Does anyone else suffer as badly as I do from hayfever? You know how when your pollen allergies kick in, you don't quite believe you are congested and full of mucus, because when you try to blow your nose, nothing comes out, and you really, really want to sneeze, but it feels like the sneeze is trapped in the backside of your sinuses, crawling up behind your frontal lobe, giving you an itchy headache and making a hash of your thinking, and you spend half the day crazy with the idea of sneezing, until you think you might be going insane, and when it finally happens, there is such a feeling of relief that you nearly want to cry - and then the mucus starts and won't stop, like someone turned on a horrible, evil faucet and then the third and fourth and seventeenth sneezes make your eyes water, and you wish you could go back to just chasing it back and forth, because there is no putting the sneeze back?
I feel like I am waiting for the first sneeze to happen, only with the shit that is building up in my head. Not mucus so much as unending questions and demands, and yes, emotions. As long as I keep them safely scratching at the edges of my brain, then I am not in love, I can't get hurt, I'll just take some antihistamine and sleep like the dead for thirteen hours when I can wake up and repeat the process until allergy season is over. But I suppose that that is not how it really works. Eventually I am going to have to let the sneeze come and admit that I really do feel deeply about all this, and admit that heartbreak is inevitable. I am far too realistic - read: cynical - to believe for a second that the things I want so desperately will come to pass, to believe that he feels a tenth the way for me that I feel for him. Even if there is a chance that I could be wrong, and that the truth is that some of what I wanted has already happened. He must care for me at least a little, or he wouldn't be sitting around eating my tomato soup and washing my supper dishes.
So here he is, right in front of me, right next to me, and I still haven't said the word out loud. I keep rubbing my nose, hoping to keep this explosion contained, and he thinks the reason my voice is hoarse and quiet is because I have a burgeoning spring cold, or that I am allergic to the nascent flowers and buds. I will do nothing to disabuse him of this notion. Maybe it really is just a cold. Maybe I really am just under the weather. Maybe I can find a way to just sleepwalk my way through until this comes to a close, and blame my red eyes and sad countenance on the Benadryl hangover.
Tuesday, April 21, 2009
Thursday, April 16, 2009
Thursday, April 02, 2009
You know how I really knew it was over with my ex-husband? When we were melting down, and I was always teetering on the precipice of irrationality, I tried to maintain a little equilibrium. I did this in a lot of ways. I wrote some poetry, I took some long walks, and I listened to a LOT of music. Of course I did. I listened to a lot of angry music very loud. One day I was blasting the Replacements' Tim while curled in the fetal position in the armchair in our living room, wondering how I would breathe my way through another day, and my ex walked into the house after a long day of work, walked straight to the stereo, and turned it down. Not a word of explanation, not a greeting in my direction, not a glance to ensure he had my permission to do so. He just turned my music down. I knew at that point that there was no going back. No amount of compromise or therapy or mutual respect could take someone who used Air Supply as the background music to our first makeout session and make him into the sort of person who understood that Bastards of Young was the only thing that was going to make me see the light of morning. You can't fight destiny.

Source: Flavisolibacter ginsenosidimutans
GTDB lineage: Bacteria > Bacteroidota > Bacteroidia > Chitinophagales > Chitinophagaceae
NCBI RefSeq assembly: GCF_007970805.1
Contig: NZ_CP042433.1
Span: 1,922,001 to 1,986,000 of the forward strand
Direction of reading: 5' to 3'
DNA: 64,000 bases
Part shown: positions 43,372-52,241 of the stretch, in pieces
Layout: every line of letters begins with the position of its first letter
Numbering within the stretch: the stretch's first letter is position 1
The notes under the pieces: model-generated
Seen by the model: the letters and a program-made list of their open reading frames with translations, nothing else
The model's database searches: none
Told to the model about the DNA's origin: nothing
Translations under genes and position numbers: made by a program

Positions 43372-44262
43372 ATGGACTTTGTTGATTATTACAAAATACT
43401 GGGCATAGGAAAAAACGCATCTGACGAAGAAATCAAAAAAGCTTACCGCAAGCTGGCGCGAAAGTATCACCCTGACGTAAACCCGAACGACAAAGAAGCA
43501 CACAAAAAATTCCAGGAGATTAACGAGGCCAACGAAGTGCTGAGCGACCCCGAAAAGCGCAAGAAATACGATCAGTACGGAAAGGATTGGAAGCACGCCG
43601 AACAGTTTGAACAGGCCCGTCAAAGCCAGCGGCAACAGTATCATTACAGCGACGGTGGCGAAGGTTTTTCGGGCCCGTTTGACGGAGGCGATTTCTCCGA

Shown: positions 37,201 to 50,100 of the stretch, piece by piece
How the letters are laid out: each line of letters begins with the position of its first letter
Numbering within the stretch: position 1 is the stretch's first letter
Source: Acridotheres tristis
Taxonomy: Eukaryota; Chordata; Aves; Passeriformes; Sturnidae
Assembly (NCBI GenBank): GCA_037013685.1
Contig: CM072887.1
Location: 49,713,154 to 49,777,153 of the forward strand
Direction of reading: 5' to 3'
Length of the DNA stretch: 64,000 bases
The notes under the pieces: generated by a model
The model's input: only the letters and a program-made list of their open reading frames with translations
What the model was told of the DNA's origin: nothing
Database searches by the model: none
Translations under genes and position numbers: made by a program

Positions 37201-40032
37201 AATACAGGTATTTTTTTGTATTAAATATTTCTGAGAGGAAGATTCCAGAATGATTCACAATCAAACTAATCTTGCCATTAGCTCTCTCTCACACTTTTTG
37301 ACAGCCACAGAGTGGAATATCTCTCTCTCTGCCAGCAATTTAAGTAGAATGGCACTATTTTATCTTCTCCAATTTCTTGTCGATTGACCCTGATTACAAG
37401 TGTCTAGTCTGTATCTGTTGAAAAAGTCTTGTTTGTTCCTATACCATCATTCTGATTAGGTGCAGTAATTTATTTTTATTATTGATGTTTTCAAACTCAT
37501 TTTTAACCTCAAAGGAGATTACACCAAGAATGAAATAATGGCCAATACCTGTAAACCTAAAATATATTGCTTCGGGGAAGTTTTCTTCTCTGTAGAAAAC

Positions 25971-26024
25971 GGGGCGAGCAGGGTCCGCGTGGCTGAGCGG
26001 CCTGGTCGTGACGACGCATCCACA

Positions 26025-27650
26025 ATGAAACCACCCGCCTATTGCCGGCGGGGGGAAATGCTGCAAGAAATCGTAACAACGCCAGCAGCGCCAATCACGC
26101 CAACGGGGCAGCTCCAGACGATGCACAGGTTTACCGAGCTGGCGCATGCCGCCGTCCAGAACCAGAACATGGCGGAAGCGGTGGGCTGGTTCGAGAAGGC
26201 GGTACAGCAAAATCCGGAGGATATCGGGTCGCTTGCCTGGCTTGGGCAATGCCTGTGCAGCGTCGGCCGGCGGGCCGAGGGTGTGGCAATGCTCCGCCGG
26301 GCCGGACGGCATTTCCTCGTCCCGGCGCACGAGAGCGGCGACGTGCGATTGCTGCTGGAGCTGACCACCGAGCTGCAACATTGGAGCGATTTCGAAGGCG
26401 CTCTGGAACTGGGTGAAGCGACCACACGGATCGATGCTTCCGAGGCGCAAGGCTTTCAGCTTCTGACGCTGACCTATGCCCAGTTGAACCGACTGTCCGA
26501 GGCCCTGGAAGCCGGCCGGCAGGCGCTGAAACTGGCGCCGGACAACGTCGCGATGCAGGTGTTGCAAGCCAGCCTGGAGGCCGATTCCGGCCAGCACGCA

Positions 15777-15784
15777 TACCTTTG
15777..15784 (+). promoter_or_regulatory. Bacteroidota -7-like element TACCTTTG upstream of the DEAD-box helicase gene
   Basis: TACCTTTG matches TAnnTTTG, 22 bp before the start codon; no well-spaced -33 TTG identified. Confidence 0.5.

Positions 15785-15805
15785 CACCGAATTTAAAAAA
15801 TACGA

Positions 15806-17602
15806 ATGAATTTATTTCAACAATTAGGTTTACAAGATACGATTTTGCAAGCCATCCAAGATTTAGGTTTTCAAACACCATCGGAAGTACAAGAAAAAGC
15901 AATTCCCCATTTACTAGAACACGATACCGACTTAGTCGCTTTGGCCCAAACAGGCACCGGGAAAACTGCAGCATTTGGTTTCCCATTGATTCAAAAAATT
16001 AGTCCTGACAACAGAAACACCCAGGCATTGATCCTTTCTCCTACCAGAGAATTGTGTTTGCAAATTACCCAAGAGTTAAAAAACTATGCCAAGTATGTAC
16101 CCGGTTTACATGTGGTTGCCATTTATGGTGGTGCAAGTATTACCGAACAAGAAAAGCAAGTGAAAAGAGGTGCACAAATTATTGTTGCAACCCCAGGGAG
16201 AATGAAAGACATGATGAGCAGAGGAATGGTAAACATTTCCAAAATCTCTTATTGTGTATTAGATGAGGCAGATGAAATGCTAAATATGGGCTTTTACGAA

I mention this rather sorrowful episode because Cap'n J. has chosen to put himself - and his sidekick, Miss Thing - to sleep tonight to the soothing sounds of the Ramones. He has watched Rock and Roll High School three times in two days, and when I sent him to shower this morning he was screaming about Sheena at the top of his lungs. He doesn't love them for their leather jackets or their virulently theatrical anti-theatricality. He loves them because they WRECK. He loves them because all kids are rock and roll through and through - they are noisy, don't recognize boundaries, revel in the fantastic, are sensualists in the best sense of the word. Kids are made to pogo and slam dance. Their whole existence is the altered state of reality that later in life the more reckless will try to recreate with substances. Their pulses are stronger and brighter.
You know those people who get wrist tattoos that are mantras? They read things like: Faith. or Breathe. I met a guy last weekend whose wrist read ROCK. I'm never going to counsel my children to have faith; we all lose it, and no one can TELL you how to find it. You have to discover it on your own. And I'm never going to remind them to breathe. Their autonomic nervous systems should take care of that nicely for them. But if there are two lessons I hope my kids learn from me before I set them loose in the wilds of adulthood, they are: 1) Don't be an asshole and 2) ROCK. There will come a time in their lives when they are going to want to play their music loud, and some poor sucker is gonna try to turn it down. I want them to understand that the only proper response is to turn that shit back up again.